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"Almighty God" Will Continue Receiving Official Credit for Kentucky's Post-9/11 Security

State Supreme Court declines to hear case that would review 2006 state law.

God can continue to receive official credit for Kentucky's homeland security, according to the Bluegrass State's highest court.

Last week, the Kentucky Supreme Court declined to hear a case that would review a post-9/11 state law "mandating that the commonwealth give credit to Almighty God for its homeland security," notes Peter Smith of The Courier-Journal. Of the seven justices, only one favored a review of the law that requires the following statement (seen here) to be publicly posted:

The safety and security of the Commonwealth cannot be achieved apart from reliance upon Almighty God as set forth in the public speeches and proclamations of American Presidents, including Abraham Lincoln's historic March, 30, 1863, Proclamation urging Americans to pray and fast during one of the most dangerous hours in American history, and the text of President John F. Kennedy's Nov. 22, 1963 national security speech which concluded: "For as was written long ago, ‘Except the Lord keep the city, the watchman waketh but in vain.'"

When the case came before Kentucky's Court of Appeals last year, a 2-1 decision held that "the state law is constitutionally harmless." The majority opinion at that time compared Kentucky's policy to the Ohio state motto, "With God, All Things Are Possible," stating that "the Kentucky legislature has not attempted to compel belief or participation in any form of religious exercise, nor does it seek to prefer one belief over another. A simple reference to a generic 'God' acknowledges religion in a general way."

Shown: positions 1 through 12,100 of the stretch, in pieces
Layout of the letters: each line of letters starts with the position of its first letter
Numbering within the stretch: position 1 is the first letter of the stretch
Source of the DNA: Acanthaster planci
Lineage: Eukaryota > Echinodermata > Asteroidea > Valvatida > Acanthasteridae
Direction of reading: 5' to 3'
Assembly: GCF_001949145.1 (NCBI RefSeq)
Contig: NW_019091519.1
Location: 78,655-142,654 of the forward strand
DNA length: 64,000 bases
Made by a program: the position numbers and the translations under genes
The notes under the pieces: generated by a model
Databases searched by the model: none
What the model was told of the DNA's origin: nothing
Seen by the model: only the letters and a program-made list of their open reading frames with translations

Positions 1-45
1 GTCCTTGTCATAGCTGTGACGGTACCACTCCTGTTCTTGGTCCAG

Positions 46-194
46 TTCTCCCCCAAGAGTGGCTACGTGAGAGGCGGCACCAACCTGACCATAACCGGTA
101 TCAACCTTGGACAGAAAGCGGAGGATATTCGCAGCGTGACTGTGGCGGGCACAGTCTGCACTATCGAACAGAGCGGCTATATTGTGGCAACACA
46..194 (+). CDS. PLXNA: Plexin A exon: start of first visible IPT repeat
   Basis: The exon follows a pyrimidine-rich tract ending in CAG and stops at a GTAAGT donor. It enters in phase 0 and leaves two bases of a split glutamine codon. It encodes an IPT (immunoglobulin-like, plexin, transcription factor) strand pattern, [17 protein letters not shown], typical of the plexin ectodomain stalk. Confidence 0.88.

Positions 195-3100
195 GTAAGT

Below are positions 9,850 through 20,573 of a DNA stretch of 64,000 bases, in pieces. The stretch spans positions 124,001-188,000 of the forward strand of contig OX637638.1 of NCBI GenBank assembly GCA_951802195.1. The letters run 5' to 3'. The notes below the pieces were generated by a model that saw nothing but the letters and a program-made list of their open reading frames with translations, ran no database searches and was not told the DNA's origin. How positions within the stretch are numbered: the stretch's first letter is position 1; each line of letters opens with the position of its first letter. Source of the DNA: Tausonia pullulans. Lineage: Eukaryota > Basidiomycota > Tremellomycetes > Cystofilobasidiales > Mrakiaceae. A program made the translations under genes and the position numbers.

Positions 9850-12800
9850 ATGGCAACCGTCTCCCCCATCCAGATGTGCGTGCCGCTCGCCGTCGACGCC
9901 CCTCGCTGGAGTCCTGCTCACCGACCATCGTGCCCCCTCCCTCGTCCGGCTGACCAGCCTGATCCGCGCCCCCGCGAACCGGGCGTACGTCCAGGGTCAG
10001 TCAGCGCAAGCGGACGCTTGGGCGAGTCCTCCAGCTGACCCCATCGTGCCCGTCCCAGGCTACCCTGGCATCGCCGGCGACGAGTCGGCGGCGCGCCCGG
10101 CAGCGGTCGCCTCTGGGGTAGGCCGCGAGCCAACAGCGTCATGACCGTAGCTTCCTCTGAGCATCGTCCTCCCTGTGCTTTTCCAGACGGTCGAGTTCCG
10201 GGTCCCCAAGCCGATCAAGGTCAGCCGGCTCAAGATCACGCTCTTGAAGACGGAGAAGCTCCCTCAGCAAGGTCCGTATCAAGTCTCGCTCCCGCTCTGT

In her dissenting opinion to the Supreme Court's recent decision, however, senior judge Ann O'Malley Shake of Louisville said the law is different from the Ohio motto, in part because it carries criminal penalties for non-compliance, including up to one year in jail. Moreover, she said the law "is a legislative finding, avowed as factual, that the commonwealth is not safe absent reliance on Almighty God."

CT previously reported on this case when a judge first overturned the law in 2009, as well as on Ohio's motto rule.

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